Wednesday, January 27, 2010

Gratitude Challenge: Day 11

Auj says...

Every child is an artist. The problem is how to remain an artist once he grows up.
~Pablo Picasso

Yes, I still do get rejected once in a while with my writing stints. In fact, here's the most recent one that did not pass the standards of one of my finicky clients:

"I was born to a family of artists. With that fact alone, I can be considered an eccentric and not the usual type of kid who plays the usual types of games. The bottom line is that I was different. I was never the type of child who can’t wait to get out in the afternoon after taking an afternoon siesta just to play hopscotch or tag with the neighbours. So instead, I was in the company of Ladybird books, globes, maps, coloring books and painting sets.

I have always thought that the reason behind all this was that my mother was a very busy and in-demand career woman who never really had enough time for the kids. She was more preoccupied with how to provide for the entire family and meet the needs of everyone, most especially me. Hence, I was always left with my grandparents and uncles who taught me my first childhood games.

My first uncle who was a painter occupied my mornings with short painting classes. He taught me how it was to mix colors to be able to come up with a new set of hues. I was in love with drawing landscapes and painting them to look like they are real. My most favorite ones were the meadows where I imagine myself biking around and blowing on the tiny flower trinkets.

Another of my uncles pushed me into boyish sports. He taught me at a young age of six to box, perform karate and play basketball. However, it became all too rough for my weak body that my mom discouraged any of it for me to pursue. But above all, it was with my grandfather whom I enjoyed playing with the most each time he would spin the globe fast and afterwards ask me to point out a certain continent or country.

All these childhood games I was used to playing are surely not that normal but it all helped me to be somehow like a wonder kid apart from the intelligence enhancing milk products then. It taught me how to read early and end up as tourism major when I reached college. I even think it played a big part of my life right now as a writer."

And just like an obedient child who learns her lessons in life well, I would always remember how Dori taught me to appreciate how it is to be a child all over again, each time I would stumble, fall and hurt others or myself -- that I should stand up, say sorry, and promise to never do it again.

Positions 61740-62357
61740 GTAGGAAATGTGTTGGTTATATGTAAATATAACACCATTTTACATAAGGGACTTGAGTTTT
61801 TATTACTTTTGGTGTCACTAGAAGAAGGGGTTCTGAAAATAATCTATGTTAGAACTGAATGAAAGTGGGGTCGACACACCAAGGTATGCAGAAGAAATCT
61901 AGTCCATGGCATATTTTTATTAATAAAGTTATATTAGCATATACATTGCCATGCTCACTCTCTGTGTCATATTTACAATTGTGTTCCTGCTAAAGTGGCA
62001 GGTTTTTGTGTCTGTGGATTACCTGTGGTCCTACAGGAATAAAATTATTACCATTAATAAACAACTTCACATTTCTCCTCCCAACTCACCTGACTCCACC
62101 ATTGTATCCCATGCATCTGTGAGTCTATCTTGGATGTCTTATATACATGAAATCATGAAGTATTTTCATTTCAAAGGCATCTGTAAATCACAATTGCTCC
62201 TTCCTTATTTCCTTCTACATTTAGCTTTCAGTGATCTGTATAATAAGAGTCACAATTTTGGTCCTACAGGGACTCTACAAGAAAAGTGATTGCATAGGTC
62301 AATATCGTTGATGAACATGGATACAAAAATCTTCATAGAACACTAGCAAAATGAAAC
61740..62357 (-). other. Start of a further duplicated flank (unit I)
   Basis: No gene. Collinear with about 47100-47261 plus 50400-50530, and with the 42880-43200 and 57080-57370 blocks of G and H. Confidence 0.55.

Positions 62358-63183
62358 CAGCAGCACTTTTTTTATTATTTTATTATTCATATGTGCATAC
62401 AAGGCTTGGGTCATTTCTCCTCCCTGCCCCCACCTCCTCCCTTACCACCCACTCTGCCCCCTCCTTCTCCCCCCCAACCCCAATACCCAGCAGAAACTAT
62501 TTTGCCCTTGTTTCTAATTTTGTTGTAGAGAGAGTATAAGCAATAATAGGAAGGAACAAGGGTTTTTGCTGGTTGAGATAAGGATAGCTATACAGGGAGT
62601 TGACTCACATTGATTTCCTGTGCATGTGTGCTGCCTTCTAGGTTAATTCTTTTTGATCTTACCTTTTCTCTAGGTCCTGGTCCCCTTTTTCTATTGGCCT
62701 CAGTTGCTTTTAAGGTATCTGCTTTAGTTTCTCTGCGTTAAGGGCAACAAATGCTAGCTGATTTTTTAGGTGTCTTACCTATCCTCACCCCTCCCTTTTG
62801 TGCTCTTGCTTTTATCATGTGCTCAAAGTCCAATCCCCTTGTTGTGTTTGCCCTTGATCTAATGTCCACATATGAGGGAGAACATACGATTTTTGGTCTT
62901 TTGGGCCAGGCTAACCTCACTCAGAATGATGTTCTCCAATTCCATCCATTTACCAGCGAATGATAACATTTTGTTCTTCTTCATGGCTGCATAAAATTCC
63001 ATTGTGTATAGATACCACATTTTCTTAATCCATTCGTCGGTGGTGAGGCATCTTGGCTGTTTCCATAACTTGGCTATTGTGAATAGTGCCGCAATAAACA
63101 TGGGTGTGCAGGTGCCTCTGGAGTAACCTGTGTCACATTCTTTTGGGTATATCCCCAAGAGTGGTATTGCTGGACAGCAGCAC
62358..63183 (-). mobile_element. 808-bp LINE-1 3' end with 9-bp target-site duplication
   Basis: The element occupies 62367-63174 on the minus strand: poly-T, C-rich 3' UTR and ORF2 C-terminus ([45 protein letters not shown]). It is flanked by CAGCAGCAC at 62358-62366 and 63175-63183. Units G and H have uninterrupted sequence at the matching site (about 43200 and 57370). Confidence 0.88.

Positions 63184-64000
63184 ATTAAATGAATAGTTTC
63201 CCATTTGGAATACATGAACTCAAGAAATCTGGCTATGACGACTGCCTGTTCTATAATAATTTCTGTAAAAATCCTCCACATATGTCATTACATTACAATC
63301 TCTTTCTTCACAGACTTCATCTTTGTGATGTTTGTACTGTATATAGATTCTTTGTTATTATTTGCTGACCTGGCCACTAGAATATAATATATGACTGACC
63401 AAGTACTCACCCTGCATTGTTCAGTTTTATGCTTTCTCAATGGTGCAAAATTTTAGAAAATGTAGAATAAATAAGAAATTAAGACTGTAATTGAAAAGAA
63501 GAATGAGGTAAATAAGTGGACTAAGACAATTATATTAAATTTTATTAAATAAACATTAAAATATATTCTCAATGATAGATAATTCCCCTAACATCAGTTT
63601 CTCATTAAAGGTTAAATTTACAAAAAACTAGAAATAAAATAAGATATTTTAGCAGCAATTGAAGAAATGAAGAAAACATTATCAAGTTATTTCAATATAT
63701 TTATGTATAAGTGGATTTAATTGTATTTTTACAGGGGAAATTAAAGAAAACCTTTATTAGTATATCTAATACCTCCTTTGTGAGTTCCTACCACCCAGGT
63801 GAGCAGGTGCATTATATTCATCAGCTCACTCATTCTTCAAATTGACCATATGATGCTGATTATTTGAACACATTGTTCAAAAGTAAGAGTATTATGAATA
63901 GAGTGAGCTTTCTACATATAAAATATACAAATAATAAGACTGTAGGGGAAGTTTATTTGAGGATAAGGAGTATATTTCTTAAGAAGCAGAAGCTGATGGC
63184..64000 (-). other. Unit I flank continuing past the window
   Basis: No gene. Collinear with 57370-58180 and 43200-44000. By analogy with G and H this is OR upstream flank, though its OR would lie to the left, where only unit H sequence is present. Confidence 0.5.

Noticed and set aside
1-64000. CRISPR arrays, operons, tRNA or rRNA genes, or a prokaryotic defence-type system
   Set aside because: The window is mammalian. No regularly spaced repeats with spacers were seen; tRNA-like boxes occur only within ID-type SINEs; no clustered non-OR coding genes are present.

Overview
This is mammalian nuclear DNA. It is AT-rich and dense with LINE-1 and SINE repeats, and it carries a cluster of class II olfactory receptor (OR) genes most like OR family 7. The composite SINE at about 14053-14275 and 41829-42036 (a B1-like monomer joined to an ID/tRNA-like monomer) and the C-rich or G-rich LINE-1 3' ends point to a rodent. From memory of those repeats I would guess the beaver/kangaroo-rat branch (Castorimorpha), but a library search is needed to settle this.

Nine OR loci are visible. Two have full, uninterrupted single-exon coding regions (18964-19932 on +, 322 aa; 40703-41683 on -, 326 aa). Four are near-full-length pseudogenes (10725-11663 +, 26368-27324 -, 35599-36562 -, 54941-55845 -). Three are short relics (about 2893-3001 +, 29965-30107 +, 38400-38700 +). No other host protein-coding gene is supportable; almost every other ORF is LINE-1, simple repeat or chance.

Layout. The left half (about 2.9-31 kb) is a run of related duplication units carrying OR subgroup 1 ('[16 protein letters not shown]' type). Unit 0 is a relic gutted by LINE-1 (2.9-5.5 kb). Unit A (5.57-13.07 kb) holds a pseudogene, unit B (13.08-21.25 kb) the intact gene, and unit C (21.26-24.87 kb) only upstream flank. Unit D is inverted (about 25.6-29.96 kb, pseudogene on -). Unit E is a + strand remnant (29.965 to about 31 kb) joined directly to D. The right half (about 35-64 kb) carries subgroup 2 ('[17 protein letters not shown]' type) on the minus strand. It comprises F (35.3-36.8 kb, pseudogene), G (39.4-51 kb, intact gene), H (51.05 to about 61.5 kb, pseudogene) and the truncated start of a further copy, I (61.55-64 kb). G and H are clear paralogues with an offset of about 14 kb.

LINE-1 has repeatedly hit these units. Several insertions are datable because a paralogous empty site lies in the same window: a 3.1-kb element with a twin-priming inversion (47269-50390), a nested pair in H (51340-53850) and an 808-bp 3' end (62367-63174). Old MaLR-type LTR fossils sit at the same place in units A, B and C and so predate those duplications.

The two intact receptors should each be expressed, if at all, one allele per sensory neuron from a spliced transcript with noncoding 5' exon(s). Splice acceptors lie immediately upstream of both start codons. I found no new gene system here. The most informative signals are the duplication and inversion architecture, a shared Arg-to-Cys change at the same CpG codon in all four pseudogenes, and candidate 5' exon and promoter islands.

However, making promises is another topic. It is what we learn more about when we get to the age of 8 or so. ;))

I miss being a child. But I love being the me that grew from that child.

Dori says...

I surprisingly found this day's challenge leaving me blank and squeezed to come up with things to be grateful for looking at the world as a child. I wonder if it was because I've taken it upon myself to be in constant marvel in the littlest of everyday occurrences from taking a refreshing shower and smelling real nice and squeeky clean after, to taking a power nap on a comfy bed with cotton satin sheets, to swiftly going down 15 floors skipping the elevator as a cardio exercise, after which at the lobby 7-Eleven gloriously awaits 24/7 for an ice cream craving even in the middle of the night.

I did have a happy childhood where I was left to explore and simply be a kid at play, getting hurt here and there, stumbling from a rough play, having my knees and shoulders bruised from learning how to ride a bike, bonding with cousins who I grew up with and with whom I learned "bahay bahayan, taguan pu, and tumbang preso," and getting my butt spank often for staying too late out in the streets and looking like a "taong grasa" after a whole day's play.

I am blessed beyond measure, and so is everyone else. I have always had that heart and mindset. It only takes to consciously live in gratitude every single minute that pass us by and be in joyful awareness that children never have worry and stress in their vocabulary because of their trusting instincts. We can relive that child in us anytime, everytime. It's up to us. Besides, 21st century has gifted us already with Time Zone and other techy gadgets to be a kid at play and as a great outlet to become irresponsible and make a fool of ourselves sometimes :-).


  1. Great childhood story Auj...
    Dori, you skip the elevator to walk down 15 floors? Dang, I feel like a loser. I felt like dying when our elevator conked out in our building and I had to take the stairs! Hats off to you...

  2. We're into losing weight kasi.. ;))


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